We have the good fortune of having "lab sections" here at my college. I'm interested in conducting some activities in the spirit of this talk. However, even in my stash of inquiry-based learning resources I can't easily find a large number of natural questions outside the usual suspects (falling bodies and other physics examples) that aren't somehow artificial-looking. I'm mostly interested in questions that lead into topics before related rates and optimization...since those topics have been around so long in calculus courses that the relevant ideas can be found "canned" easily.
Question: What are some very good inquiry-based activities for calculus that lead students to the discovery of basic definitions in the subject via natural examples?
One more point of clarification: Ideally, I'd like to see problems that lead to calculus topics through a "Martin Gardner" feel...if this helps...rather than some contrived artifice meant to jam the definition of derivative down the throats of unwilling students...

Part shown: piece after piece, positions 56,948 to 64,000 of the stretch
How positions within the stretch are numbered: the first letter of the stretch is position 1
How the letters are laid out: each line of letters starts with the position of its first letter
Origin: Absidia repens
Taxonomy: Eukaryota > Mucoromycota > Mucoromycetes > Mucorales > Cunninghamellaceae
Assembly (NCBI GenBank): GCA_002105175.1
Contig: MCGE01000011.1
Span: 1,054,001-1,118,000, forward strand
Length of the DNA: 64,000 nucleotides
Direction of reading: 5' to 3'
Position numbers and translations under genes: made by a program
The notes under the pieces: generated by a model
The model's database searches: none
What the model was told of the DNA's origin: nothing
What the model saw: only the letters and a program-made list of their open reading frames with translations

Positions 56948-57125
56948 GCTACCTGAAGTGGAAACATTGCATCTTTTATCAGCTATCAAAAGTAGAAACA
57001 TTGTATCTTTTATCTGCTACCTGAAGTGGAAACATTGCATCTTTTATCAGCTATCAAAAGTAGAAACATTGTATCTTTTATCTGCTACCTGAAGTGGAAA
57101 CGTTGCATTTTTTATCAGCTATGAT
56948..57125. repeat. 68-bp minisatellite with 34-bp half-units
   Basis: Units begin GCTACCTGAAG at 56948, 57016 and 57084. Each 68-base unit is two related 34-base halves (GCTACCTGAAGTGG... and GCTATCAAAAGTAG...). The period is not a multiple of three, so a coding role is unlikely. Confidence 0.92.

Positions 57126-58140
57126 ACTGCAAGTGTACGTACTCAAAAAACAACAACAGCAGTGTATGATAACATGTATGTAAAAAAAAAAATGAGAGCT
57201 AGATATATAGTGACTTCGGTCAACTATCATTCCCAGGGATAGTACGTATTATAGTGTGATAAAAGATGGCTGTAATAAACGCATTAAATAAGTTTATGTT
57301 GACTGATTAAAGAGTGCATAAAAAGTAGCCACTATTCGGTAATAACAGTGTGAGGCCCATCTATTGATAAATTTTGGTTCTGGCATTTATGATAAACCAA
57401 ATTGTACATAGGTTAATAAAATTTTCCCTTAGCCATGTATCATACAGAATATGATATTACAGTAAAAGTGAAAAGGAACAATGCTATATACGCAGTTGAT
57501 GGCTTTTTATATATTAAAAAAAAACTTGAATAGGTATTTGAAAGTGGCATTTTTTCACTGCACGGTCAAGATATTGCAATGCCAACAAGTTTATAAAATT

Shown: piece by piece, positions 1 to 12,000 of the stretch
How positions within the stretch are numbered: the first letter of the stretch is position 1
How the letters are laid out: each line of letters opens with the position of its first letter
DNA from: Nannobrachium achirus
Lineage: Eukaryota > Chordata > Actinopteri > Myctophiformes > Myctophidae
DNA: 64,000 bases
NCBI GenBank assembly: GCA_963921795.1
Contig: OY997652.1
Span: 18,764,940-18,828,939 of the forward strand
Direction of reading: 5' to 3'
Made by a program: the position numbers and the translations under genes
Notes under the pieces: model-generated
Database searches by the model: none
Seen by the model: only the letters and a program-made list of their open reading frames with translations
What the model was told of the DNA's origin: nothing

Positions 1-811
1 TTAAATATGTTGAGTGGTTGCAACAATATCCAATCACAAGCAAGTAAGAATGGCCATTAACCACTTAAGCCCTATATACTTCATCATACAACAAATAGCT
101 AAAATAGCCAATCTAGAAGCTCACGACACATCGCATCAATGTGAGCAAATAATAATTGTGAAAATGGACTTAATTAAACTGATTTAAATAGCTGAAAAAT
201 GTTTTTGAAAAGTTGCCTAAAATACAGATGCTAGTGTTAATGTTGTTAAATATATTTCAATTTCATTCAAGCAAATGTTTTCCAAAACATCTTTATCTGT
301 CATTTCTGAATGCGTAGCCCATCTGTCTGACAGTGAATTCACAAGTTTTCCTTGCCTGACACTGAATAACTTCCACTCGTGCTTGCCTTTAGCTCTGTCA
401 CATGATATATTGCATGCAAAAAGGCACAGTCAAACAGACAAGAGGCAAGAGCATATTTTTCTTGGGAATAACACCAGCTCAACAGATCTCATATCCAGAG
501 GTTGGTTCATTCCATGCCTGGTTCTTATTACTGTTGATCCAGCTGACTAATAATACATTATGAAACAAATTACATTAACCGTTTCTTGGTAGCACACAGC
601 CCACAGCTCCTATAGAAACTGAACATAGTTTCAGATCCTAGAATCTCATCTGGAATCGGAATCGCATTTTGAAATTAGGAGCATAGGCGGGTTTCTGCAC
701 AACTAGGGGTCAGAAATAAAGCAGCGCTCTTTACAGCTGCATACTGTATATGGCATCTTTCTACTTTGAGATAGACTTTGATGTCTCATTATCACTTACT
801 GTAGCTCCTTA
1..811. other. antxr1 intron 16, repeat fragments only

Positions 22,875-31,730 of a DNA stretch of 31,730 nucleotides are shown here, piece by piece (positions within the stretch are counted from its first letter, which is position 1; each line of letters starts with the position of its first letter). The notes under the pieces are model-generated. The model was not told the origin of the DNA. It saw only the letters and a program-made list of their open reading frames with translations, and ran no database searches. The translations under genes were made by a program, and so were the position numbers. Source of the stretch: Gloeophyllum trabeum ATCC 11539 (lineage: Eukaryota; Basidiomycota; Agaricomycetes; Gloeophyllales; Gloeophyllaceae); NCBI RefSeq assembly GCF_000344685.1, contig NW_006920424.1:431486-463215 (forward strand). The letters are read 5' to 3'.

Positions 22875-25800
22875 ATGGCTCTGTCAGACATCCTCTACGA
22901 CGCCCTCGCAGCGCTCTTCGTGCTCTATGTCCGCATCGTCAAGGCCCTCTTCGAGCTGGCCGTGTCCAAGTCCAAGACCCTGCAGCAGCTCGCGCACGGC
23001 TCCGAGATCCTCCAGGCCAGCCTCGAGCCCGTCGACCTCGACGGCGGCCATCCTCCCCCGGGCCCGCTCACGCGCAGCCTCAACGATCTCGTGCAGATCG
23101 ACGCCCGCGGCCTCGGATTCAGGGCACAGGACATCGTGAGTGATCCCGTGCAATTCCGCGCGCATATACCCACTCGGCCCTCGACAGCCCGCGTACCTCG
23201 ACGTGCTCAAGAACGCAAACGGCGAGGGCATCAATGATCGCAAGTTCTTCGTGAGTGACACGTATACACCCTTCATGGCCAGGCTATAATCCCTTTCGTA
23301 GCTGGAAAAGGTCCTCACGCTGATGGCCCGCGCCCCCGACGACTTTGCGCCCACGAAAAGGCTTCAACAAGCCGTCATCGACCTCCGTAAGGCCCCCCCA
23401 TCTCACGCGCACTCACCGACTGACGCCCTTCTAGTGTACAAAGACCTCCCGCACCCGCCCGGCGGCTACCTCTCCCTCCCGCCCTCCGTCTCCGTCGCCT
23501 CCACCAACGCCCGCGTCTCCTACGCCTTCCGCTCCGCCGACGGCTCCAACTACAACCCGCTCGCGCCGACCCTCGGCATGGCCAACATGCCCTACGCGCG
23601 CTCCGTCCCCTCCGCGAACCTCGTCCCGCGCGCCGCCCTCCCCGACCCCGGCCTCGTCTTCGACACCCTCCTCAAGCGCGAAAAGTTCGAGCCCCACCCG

Remark: Perhaps this will be helpful: http://www.iblcalculus.com/. The bottle graph activities are nice (things like this can be found in Hughes-Hallett) and the traffic camera activity is pretty good, too. You can imagine a student wondering, outside of a mathematics class, how traffic cameras can measure a car's speed. That is another litmus test for the quality of activity...would a student come up with it on his or her own under minimally invasive circumstances?
Here is a "lowbrow" example that seemed to work well today: I drew a circle on the board, then the tangent line to the circle at a point and a radius of the circle connecting the origin to that point. Then I asked the students to use the definition of derivative to verify that the angle formed by any radius and the tangent line to the circle at the terminus of that radius is a right angle. This question was very simple to state, as well as straightforward and natural, but incorporates and reinforces several concepts from the course.